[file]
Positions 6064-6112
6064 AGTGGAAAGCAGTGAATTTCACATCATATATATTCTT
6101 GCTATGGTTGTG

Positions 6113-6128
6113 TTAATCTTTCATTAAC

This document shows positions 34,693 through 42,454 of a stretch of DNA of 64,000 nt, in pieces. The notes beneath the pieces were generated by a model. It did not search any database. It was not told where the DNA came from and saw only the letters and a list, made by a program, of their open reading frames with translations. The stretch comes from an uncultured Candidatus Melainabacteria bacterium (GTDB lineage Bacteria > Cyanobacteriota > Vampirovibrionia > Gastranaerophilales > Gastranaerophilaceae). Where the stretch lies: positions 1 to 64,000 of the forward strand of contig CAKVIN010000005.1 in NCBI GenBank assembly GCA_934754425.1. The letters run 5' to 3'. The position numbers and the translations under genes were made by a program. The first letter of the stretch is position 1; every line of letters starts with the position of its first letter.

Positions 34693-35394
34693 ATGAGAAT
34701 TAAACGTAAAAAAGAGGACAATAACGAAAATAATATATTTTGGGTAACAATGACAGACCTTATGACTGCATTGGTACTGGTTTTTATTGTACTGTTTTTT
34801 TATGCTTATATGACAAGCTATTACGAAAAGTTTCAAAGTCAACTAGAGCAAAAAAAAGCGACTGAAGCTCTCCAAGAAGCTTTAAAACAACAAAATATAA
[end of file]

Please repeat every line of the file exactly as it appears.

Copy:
Positions 6064-6112
6064 AGTGGAAAGCAGTGAATTTCACATCATATATATTCTT
6101 GCTATGGTTGTG

Positions 6113-6128
6113 TTAATCTTTCATTAAC

This document shows positions 34,693 through 42,454 of a stretch of DNA of 64,000 nt, in pieces. The notes beneath the pieces were generated by a model. It did not search any database. It was not told where the DNA came from and saw only the letters and a list, made by a program, of their open reading frames with translations. The stretch comes from an uncultured Candidatus Melainabacteria bacterium (GTDB lineage Bacteria > Cyanobacteriota > Vampirovibrionia > Gastranaerophilales > Gastranaerophilaceae). Where the stretch lies: positions 1 to 64,000 of the forward strand of contig CAKVIN010000005.1 in NCBI GenBank assembly GCA_934754425.1. The letters run 5' to 3'. The position numbers and the translations under genes were made by a program. The first letter of the stretch is position 1; every line of letters starts with the position of its first letter.

Positions 34693-35394
34693 ATGAGAAT
34701 TAAACGTAAAAAAGAGGACAATAACGAAAATAATATATTTTGGGTAACAATGACAGACCTTATGACTGCATTGGTACTGGTTTTTATTGTACTGTTTTTT
34801 TATGCTTATATGACAAGCTATTACGAAAAGTTTCAAAGTCAACTAGAGCAAAAAAAAGCGACTGAAGCTCTCCAAGAAGCTTTAAAACAACAAAATATAA